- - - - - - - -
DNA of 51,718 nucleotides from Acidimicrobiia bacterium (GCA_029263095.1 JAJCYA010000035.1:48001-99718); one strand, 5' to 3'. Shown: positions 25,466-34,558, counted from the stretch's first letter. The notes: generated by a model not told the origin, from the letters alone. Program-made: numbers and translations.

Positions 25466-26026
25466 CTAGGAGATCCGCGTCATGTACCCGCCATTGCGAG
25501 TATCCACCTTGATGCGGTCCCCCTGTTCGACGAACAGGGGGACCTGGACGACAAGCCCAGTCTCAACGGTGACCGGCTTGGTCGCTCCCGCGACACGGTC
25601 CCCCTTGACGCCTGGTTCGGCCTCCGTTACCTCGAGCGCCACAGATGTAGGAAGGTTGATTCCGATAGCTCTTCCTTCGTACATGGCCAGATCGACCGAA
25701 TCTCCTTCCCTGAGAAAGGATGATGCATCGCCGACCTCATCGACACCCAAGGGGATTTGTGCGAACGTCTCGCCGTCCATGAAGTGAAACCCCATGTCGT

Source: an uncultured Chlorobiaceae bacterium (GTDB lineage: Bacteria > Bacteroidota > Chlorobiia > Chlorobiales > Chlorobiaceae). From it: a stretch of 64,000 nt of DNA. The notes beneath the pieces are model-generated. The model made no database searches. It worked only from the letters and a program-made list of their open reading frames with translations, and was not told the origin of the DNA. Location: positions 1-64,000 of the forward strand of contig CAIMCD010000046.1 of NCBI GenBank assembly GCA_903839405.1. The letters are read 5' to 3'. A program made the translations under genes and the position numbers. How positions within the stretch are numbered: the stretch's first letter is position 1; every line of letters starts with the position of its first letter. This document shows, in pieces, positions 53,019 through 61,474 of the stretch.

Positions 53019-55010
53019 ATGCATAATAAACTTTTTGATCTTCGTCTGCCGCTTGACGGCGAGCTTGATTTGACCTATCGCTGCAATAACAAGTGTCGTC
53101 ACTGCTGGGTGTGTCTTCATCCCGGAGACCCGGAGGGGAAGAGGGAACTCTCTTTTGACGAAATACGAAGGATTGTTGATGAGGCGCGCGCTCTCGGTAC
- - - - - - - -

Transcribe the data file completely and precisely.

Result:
DNA of 51,718 nucleotides from Acidimicrobiia bacterium (GCA_029263095.1 JAJCYA010000035.1:48001-99718); one strand, 5' to 3'. Shown: positions 25,466-34,558, counted from the stretch's first letter. The notes: generated by a model not told the origin, from the letters alone. Program-made: numbers and translations.

Positions 25466-26026
25466 CTAGGAGATCCGCGTCATGTACCCGCCATTGCGAG
25501 TATCCACCTTGATGCGGTCCCCCTGTTCGACGAACAGGGGGACCTGGACGACAAGCCCAGTCTCAACGGTGACCGGCTTGGTCGCTCCCGCGACACGGTC
25601 CCCCTTGACGCCTGGTTCGGCCTCCGTTACCTCGAGCGCCACAGATGTAGGAAGGTTGATTCCGATAGCTCTTCCTTCGTACATGGCCAGATCGACCGAA
25701 TCTCCTTCCCTGAGAAAGGATGATGCATCGCCGACCTCATCGACACCCAAGGGGATTTGTGCGAACGTCTCGCCGTCCATGAAGTGAAACCCCATGTCGT

Source: an uncultured Chlorobiaceae bacterium (GTDB lineage: Bacteria > Bacteroidota > Chlorobiia > Chlorobiales > Chlorobiaceae). From it: a stretch of 64,000 nt of DNA. The notes beneath the pieces are model-generated. The model made no database searches. It worked only from the letters and a program-made list of their open reading frames with translations, and was not told the origin of the DNA. Location: positions 1-64,000 of the forward strand of contig CAIMCD010000046.1 of NCBI GenBank assembly GCA_903839405.1. The letters are read 5' to 3'. A program made the translations under genes and the position numbers. How positions within the stretch are numbered: the stretch's first letter is position 1; every line of letters starts with the position of its first letter. This document shows, in pieces, positions 53,019 through 61,474 of the stretch.

Positions 53019-55010
53019 ATGCATAATAAACTTTTTGATCTTCGTCTGCCGCTTGACGGCGAGCTTGATTTGACCTATCGCTGCAATAACAAGTGTCGTC
53101 ACTGCTGGGTGTGTCTTCATCCCGGAGACCCGGAGGGGAAGAGGGAACTCTCTTTTGACGAAATACGAAGGATTGTTGATGAGGCGCGCGCTCTCGGTAC